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Would Estrada Be A Better Fit In The Bullpen?


Many Brewers fans no doubt cringed with the talk that a possible replacement for injured righty starter Marco Estrada was none other than lefty Manny Parra, a pitcher with a lot of potential but one who has failed to pitch with any consistency as a MLB starter.  Parra has been serviceable, at times even good, as a bullpen pitcher when healthy.  A return to the rotation could have been a disaster.  With righthander Michael Fiers’s promotion from Nashville to fill in for Estrada, though, that scenario was avoided. 

Fiers’s first MLB start was a dominating 7-inning outing against the Los Angeles Dodgers at Dodger Stadium in which he pounded the strike zone ferociously, throwing over 70 percent of his pitches for strikes.  Fiers did not fare nearly as well in his second start Sunday at Miller Park.  He allowed four earned runs in only five innings of work, gave up eight hits including two home runs, and threw 12 more pitches than in Los Angeles.  He did, however, show some signs that he could be an effective 5th starter in the majors.  He notched eight strikeouts Sunday, and his release point has been compared to Diamondback Josh Collmenter’s deceptive axe-throwing overhead delivery.  He likely has higher upside as a starter than does Estrada, and probably deserves a shot to continue in the rotation beyond Estrada’s projected return date, whether that’s late June or whenever.

I’m not sure what the organization has in mind when Estrada returns from a quadriceps strain suffered May 23 running the bases against San Francisco.  But Fiers will get more opportunities to prove himself while Estrada is out, and a case can be made that Fiers should stick around in the rotation for the foreseeable future.  Top prospect Wily Peralta has stumbled at Nashville, posting a record of 1-7 with a 6.83 ERA.  Estrada, meanwhile, has been just OK in his 2012 rotation stint.  He has filled in admirably, if unspectacularly, in terms of short notice, and provided the team with mediocre but tolerable outings as a starter.  A team that lost Chris Narveson for the year so early in the season couldn’t be blamed too much for going with Estrada as a replacement starter, at least at first. 

Estrada was already on the major league roster and filled in quite adequately in 2011 when Zack Greinke was out with the basketball blues.  But Fiers can probably replicate Estrada’s production in the rotation while Estrada, when healthy, could return to his previous role as a key bullpen swingman.  Estrada, thus far, is 0-3 with a 4.50 ERA in 36 innings pitched, which includes six games started.  Fiers, in an admittedly tiny sample size with only 12 innings pitched, has similar numbers so far.  Estrada’s splits aren’t very striking but the fewer batters he faces, the less an opposing team will get a good look at his pitches.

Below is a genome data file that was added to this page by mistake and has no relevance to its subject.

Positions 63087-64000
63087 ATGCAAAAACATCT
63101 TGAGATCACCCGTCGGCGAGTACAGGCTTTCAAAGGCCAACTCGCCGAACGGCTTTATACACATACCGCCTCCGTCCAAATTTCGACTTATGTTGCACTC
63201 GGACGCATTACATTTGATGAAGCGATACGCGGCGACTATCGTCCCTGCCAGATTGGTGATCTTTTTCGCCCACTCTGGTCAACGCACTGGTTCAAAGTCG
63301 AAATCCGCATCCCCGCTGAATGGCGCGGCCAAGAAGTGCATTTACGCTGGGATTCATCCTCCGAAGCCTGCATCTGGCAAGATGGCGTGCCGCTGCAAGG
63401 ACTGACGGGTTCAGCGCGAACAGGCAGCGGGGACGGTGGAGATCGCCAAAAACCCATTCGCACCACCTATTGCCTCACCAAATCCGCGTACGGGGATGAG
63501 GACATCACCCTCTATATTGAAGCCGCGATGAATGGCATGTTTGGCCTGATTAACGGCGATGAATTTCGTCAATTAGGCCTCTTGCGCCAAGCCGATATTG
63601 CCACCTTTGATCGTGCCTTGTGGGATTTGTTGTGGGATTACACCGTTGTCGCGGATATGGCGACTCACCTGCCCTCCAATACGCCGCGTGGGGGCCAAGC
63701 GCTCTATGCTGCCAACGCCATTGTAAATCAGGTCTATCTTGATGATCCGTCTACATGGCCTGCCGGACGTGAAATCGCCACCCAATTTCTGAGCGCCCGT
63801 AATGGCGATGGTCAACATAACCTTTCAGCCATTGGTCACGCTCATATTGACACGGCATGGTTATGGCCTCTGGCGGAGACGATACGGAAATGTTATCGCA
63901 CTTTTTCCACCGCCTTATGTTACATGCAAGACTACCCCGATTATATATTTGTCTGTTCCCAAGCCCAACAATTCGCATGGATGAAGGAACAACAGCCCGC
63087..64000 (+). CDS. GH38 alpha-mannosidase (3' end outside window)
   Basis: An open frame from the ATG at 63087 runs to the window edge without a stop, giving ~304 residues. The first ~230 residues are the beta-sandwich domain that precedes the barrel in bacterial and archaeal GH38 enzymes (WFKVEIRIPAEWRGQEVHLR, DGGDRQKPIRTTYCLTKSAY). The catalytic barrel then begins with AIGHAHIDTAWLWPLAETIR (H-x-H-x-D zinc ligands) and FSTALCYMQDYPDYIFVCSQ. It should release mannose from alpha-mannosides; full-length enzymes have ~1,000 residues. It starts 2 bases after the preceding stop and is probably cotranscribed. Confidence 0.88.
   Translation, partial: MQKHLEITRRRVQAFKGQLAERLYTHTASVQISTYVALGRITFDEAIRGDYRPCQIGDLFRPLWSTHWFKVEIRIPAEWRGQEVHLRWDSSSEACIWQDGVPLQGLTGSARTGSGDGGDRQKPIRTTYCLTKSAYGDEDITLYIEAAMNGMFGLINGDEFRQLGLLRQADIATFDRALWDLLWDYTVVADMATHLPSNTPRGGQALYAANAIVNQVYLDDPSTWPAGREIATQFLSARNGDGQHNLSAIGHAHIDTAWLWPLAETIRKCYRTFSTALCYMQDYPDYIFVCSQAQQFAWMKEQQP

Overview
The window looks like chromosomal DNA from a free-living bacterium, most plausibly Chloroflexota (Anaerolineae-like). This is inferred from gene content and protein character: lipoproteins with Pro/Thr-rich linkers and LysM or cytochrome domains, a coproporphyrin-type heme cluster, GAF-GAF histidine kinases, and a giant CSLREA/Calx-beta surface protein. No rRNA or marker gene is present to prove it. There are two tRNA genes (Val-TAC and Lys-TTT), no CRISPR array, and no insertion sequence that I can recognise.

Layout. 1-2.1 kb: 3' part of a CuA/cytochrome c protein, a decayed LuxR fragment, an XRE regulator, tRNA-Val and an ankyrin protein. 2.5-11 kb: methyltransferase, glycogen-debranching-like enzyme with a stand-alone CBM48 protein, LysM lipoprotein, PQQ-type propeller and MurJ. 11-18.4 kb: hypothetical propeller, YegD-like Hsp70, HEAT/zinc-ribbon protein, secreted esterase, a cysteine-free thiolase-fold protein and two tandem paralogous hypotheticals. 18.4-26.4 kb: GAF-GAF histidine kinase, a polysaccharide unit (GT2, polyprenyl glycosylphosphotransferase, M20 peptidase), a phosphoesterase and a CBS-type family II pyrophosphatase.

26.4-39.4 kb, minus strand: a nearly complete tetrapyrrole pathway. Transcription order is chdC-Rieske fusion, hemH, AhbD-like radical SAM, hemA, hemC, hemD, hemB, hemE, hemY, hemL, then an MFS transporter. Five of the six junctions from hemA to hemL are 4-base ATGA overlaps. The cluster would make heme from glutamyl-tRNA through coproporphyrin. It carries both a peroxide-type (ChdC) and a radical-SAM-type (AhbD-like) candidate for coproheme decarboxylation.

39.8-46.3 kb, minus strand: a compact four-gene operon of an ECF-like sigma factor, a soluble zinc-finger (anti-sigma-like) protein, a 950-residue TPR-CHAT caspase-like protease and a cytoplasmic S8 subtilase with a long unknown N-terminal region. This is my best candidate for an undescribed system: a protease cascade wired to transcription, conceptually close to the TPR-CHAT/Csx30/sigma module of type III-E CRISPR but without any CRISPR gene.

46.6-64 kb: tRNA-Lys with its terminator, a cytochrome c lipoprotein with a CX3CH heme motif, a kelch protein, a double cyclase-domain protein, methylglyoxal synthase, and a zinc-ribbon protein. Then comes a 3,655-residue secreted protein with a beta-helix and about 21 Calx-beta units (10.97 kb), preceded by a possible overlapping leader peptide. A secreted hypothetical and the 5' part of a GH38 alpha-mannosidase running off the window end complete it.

Estrada’s maximum value is in the bullpen, where the team can utilize his skills more often.  He is better in short situations, pitching an inning or two, maybe more.  Due to his swingman history, he is very flexible and can be used depending on what the day’s action dictates.  Not limited to just one inning or another, Estrada is a very valuable bullpen arm because he doesn’t get pigeonholed so much by manager Ron Roenicke’s role system, in which pitchers ideally have a certain job and inning they handle on a daily basis. 

Estrada can come in for any inning, and he is liable to throw strikes for the most part.  Estrada has produced one quality start in five chances (not including the start during which he was injured).  When the team has a replacement starter who can also be a useful bullpen piece and has experience pitching pretty effectively out of the bullpen, I think you stick with the players’ strengths.  They should at least capitalize on the versatility Estrada provides.  It makes sense to use this opportunity to see what Fiers can do at the major league level. 

The Brewers bullpen has veered chaotically between taxed incompetence and sharp efficiency, and having a guy like Estrada back in the pen would allow other pitchers to get more of a break here and there.  Would you rather have Estrada back as a fifth starter or stick with Fiers?  Or would you rather see the organization try to nab someone from the outside, like Jeff Francis?